Non-invasive monitoring of arthritis treatment response via targeting of tyrosine-phosphorylated annexin A2 in chondrocytes

Shaw Wei D. Tsen, Luke E. Springer, Krishna Sharmah Gautam, Rui Tang, Kexian Liang, Gail Sudlow, Amir Kucharski, Christine T.N. Pham, Samuel Achilefu

Research output: Contribution to journalArticlepeer-review

Abstract

Background: The development and optimization of therapies for rheumatoid arthritis (RA) is currently hindered by a lack of methods for early non-invasive monitoring of treatment response. Annexin A2, an inflammation-associated protein whose presence and phosphorylation levels are upregulated in RA, represents a potential molecular target for tracking RA treatment response. Methods: LS301, a near-infrared dye-peptide conjugate that selectively targets tyrosine 23-phosphorylated annexin A2 (pANXA2), was evaluated for its utility in monitoring disease progression, remission, and early response to drug treatment in mouse models of RA by fluorescence imaging. The intraarticular distribution and localization of LS301 relative to pANXA2 was determined by histological and immunohistochemical methods. Results: In mouse models of spontaneous and serum transfer-induced inflammatory arthritis, intravenously administered LS301 showed selective accumulation in regions of joint pathology including paws, ankles, and knees with positive correlation between fluorescent signal and disease severity by clinical scoring. Whole-body near-infrared imaging with LS301 allowed tracking of spontaneous disease remission and the therapeutic response after dexamethasone treatment. Histological analysis showed preferential accumulation of LS301 within the chondrocytes and articular cartilage in arthritic mice, and colocalization was observed between LS301 and pANXA2 in the joint tissue. Conclusions: We demonstrate that fluorescence imaging with LS301 can be used to monitor the progression, remission, and early response to drug treatment in mouse models of RA. Given the ease of detecting LS301 with portable optical imaging devices, the agent may become a useful early treatment response reporter for arthritis diagnosis and drug evaluation.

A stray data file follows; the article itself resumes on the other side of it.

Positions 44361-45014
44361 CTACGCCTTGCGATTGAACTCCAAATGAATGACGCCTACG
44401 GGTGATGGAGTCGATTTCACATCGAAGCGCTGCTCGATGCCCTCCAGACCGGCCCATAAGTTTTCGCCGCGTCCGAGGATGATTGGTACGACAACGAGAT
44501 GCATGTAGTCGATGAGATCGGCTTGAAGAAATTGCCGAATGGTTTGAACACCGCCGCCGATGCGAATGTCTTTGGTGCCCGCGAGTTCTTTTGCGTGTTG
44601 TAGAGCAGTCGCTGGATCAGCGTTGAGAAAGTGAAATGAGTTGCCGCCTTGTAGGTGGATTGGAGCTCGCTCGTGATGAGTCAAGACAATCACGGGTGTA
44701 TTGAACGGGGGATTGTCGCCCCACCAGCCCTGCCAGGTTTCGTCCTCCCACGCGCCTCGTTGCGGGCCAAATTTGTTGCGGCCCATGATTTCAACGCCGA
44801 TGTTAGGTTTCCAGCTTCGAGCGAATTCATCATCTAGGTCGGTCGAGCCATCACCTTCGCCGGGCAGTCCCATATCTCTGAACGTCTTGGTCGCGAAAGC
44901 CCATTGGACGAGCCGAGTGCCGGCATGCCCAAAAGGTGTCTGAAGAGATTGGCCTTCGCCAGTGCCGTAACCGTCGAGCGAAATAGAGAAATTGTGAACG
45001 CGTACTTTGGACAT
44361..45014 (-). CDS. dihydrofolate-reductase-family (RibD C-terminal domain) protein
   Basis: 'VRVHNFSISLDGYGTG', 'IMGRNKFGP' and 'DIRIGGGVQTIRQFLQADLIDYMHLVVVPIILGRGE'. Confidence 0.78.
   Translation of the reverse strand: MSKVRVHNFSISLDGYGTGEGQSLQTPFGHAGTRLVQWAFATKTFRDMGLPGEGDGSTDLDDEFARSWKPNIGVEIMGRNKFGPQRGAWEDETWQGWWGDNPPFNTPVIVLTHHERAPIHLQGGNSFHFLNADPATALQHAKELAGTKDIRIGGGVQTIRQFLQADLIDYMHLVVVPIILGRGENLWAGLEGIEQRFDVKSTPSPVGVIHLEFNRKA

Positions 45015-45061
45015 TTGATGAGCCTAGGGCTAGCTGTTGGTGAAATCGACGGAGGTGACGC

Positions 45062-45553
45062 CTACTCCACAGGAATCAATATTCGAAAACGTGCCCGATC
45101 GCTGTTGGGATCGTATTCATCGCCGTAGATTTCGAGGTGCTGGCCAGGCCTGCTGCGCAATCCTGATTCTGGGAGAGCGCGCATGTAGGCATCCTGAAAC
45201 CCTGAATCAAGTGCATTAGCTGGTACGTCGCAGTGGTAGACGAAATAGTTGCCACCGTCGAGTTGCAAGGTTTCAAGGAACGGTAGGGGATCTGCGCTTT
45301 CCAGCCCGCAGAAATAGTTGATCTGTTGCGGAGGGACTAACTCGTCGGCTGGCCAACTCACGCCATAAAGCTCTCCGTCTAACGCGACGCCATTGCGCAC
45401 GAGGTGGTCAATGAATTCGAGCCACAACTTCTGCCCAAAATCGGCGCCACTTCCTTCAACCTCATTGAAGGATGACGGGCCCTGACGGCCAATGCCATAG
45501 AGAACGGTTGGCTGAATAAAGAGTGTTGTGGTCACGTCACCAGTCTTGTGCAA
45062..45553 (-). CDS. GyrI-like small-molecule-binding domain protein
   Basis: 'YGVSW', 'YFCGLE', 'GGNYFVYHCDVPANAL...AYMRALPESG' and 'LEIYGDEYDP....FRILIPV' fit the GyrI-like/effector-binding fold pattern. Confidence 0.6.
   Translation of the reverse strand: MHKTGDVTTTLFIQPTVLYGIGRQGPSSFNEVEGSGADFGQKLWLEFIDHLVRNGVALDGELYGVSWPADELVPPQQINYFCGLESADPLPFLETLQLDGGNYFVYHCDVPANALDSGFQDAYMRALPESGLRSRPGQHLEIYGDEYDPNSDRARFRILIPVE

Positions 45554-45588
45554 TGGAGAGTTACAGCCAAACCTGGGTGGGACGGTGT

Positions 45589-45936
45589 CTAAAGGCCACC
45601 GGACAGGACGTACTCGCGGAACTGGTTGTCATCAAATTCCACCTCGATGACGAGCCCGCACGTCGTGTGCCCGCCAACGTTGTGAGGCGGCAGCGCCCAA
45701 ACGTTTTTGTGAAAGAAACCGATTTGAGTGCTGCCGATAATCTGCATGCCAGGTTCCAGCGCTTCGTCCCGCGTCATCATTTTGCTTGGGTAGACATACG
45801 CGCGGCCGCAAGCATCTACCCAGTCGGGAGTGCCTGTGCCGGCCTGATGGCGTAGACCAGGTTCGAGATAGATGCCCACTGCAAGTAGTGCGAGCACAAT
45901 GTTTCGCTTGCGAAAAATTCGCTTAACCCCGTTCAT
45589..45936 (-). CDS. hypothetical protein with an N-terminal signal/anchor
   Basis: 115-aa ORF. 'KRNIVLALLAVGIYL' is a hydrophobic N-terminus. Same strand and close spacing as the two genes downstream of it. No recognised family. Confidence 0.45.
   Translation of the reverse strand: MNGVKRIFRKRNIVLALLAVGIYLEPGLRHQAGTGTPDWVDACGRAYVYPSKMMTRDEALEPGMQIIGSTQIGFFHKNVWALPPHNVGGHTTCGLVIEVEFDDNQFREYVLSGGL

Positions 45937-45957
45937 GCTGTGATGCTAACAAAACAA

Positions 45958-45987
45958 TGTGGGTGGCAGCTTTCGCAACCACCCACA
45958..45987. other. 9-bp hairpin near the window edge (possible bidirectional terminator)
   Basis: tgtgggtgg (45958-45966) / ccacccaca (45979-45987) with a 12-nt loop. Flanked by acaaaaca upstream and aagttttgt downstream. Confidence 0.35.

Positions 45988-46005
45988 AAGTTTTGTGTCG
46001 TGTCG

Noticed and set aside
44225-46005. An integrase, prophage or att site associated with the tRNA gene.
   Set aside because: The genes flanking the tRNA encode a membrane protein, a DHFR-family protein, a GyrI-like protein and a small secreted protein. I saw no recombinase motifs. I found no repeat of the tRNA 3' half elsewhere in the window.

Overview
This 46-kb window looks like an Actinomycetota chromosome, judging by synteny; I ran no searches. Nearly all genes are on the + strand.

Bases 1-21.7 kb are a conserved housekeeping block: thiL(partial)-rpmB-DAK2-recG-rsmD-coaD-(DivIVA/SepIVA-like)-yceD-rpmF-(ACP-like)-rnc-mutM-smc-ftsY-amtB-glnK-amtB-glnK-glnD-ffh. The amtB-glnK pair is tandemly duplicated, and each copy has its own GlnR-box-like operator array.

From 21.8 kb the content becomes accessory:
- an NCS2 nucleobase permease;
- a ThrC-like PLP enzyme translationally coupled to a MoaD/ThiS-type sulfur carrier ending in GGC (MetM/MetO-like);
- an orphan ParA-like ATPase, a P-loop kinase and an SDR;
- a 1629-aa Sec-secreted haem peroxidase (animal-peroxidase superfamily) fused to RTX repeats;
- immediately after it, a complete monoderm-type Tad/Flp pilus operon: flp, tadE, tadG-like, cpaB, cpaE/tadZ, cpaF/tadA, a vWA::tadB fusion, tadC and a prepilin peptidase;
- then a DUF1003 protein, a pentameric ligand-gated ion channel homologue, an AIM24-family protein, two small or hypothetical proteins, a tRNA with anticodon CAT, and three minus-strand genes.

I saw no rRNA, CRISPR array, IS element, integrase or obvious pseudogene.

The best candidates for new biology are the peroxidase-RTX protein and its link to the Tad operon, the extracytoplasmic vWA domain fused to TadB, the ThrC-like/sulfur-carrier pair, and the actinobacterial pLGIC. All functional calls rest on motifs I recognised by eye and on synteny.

Original languageEnglish
Article number265
JournalArthritis Research and Therapy
Volume23
Issue number1
DOIs
StatePublished - Dec 2021

Keywords

  • Inflammatory arthritis
  • Near-infrared fluorescent imaging
  • Rheumatoid arthritis
  • Treatment response monitoring

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